Alleviating System Strain

The Sanius Health programme that the   Portsmouth Hospitals University NHS Trust team is engaged with will empower patients to monitor and manage their condition from home. As well as promoting better medication adherence, this remote monitoring will enable teams to better identify and target poorly controlled disease.

The programme will reduce the burden of outpatient follow-up, ensure appropriate referral types, and improve access to specialist care for those who need it. In addition, reducing the burden on outpatient specialist services will improve the patient experience across the system due to access.

As well as improving self-management and facilitating bespoke plans to reduce exacerbations, Anoop notes that the programme ‘also maximises and builds on the skills of healthcare staff in the post-pandemic virtual ward.’

This virtual care environment will improve patient treatment and adherence and integrate clinical physiological and wearable device data with patient-reported outcomes for clinical teams. This intervention will be NHS-compliant and integrated into NHS apps, aligning with the digital goals of the NHS. Overall, the programme ‘will reduce costs across the system by reducing exacerbations and unscheduled care.’


Powering Research and Driving Better Outcomes

For Anoop, the benefits for providers and the benefits for patients are inextricably linked, largely because Sanius Health’s approach allows the patients to immediately benefit from the research they are involved in:

‘The beauty of this is what I would call a Participatory Action Research programme. It’s not a purely hands-off research study where you can't change things; it’s an all-welcome discovery platform that benefits everyone. And more importantly, the participants can also be the researchers.’

Research programmes are often blind, meaning that when you know someone's symptoms are worsening, you can’t intervene. However, with Sanius, the patients can reap the benefits of the programme while it’s underway. ‘The ability to change your intervention along the pathway is invaluable.’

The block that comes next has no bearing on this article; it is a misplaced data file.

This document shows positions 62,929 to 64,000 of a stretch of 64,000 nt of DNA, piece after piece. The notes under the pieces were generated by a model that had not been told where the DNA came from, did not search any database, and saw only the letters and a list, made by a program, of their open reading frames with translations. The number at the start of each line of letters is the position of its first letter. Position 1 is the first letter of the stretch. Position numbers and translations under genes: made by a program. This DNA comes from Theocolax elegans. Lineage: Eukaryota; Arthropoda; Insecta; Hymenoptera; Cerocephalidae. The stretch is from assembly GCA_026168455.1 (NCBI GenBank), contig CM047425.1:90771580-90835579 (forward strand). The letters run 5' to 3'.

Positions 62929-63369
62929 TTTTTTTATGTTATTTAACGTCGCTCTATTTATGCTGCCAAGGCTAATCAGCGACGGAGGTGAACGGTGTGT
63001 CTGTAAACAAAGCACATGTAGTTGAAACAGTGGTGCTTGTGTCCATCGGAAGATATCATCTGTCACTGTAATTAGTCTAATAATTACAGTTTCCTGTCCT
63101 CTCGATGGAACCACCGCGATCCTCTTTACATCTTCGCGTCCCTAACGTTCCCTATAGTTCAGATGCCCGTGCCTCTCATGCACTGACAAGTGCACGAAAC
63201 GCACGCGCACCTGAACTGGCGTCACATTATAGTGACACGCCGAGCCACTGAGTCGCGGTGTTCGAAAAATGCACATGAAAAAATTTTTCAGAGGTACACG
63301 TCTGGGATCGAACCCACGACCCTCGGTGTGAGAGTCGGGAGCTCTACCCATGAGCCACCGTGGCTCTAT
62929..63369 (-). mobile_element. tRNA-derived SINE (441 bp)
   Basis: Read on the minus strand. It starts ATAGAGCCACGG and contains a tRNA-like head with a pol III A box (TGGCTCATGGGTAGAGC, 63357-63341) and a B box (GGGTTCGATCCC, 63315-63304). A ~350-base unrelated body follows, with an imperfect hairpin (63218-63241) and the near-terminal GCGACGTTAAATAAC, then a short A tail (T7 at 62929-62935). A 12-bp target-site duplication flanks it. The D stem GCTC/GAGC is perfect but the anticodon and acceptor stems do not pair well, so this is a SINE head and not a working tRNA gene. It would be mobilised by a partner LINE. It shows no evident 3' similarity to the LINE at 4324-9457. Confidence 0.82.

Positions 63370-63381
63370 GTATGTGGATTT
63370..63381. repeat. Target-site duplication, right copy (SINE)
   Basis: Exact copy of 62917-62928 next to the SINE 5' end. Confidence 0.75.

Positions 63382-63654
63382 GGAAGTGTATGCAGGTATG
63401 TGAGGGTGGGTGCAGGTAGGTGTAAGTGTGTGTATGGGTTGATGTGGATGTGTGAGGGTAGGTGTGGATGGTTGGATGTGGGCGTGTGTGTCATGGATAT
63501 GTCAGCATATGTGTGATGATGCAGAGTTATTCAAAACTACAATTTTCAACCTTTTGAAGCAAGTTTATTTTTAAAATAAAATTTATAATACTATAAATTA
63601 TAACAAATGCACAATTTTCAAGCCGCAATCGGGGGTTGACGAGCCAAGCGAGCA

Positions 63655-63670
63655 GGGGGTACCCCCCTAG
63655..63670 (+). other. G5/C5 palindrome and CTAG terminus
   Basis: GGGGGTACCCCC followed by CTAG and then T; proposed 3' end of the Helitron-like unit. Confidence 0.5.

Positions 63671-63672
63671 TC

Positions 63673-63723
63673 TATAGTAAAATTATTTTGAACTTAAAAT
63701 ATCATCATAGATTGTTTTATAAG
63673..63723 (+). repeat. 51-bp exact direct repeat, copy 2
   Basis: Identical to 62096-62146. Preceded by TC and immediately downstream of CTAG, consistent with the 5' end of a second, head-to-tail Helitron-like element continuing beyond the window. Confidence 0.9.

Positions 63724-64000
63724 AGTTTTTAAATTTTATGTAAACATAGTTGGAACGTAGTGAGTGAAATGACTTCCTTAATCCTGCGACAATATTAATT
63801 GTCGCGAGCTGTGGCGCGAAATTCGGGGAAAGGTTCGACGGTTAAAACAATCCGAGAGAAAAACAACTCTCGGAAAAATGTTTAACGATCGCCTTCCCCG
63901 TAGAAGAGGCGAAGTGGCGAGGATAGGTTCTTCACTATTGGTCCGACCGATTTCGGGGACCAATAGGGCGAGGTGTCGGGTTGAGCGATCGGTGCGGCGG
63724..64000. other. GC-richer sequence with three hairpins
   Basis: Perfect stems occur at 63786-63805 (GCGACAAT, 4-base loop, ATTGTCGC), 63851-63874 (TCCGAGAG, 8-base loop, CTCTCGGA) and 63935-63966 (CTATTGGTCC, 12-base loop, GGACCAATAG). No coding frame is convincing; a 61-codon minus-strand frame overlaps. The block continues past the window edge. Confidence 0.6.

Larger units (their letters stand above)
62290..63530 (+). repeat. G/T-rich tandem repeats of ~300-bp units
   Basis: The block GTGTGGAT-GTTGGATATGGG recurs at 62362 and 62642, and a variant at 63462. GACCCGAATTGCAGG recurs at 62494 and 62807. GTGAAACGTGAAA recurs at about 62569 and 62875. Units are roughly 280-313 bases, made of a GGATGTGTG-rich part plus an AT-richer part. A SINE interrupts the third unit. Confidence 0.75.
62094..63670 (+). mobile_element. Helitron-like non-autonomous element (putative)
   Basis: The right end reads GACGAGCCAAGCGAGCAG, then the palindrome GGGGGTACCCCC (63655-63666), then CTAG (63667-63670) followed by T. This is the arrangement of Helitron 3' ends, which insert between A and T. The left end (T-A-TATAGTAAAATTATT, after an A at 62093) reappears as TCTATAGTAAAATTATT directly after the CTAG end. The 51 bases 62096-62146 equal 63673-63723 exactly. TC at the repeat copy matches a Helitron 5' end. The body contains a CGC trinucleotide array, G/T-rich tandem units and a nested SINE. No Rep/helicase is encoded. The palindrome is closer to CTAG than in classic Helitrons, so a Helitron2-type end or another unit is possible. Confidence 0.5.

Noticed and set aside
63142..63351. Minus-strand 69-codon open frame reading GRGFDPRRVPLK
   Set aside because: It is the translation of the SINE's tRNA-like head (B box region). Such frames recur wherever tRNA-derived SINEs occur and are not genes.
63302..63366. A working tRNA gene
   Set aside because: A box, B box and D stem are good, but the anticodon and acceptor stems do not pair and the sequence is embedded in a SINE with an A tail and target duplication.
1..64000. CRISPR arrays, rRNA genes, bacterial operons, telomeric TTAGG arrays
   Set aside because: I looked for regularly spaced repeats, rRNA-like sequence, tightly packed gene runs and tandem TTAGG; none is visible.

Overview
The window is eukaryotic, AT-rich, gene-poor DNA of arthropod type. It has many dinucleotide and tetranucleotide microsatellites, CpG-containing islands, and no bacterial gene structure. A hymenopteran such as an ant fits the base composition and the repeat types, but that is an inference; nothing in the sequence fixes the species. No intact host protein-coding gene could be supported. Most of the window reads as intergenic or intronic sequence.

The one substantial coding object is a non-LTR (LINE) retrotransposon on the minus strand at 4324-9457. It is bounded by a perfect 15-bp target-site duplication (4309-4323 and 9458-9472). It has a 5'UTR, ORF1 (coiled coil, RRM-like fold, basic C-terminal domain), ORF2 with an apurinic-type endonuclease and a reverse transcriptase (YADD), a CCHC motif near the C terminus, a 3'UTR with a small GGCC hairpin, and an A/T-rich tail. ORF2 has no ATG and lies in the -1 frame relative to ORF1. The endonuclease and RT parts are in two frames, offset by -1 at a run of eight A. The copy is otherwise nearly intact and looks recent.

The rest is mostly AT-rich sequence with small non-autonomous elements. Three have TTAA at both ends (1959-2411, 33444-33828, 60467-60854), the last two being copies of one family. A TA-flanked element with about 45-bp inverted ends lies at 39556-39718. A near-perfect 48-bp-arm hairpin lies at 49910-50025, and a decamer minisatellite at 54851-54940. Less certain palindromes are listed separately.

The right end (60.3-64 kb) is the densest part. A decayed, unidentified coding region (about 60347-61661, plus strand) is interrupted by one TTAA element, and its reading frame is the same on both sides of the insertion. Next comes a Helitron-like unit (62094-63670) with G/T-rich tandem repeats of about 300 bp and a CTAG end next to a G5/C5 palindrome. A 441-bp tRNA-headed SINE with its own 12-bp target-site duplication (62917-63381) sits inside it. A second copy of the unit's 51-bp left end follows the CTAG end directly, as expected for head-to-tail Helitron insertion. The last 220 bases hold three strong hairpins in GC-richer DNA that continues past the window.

‘This programme is building on the technology that [Sanius has] developed already in rare diseases, but now the disease group being targeted is deliberately not rare - there are millions of people in the UK with asthma - so the number of people who are likely to benefit from this proposal is huge.’ In addition, anyone who has asthma can enrol in the programme, maximising the data collected on patients to power discovery research.

Anoop notes that the programme will have a positive knock-on effect on other comorbid conditions as patients are encouraged to potentially adopt a more healthy lifestyle. However, if their condition worsens, the Sanius platform allows patients to access primary care online and potential specialist care when needed.

The programme helps patients improve competency with digital technologies, provides access to free wearables and disease monitoring, and offers incentives for regular engagement. All of this helps improve treatment adherence and the patient’s confidence in managing their disease. And, as a consequence, it'll improve their quality of life and reduce their exacerbations.

To learn more about the work Sanius Health and Portsmouth Hospitals NHS Trust are doing to support patients, visit: www.saniushealth.com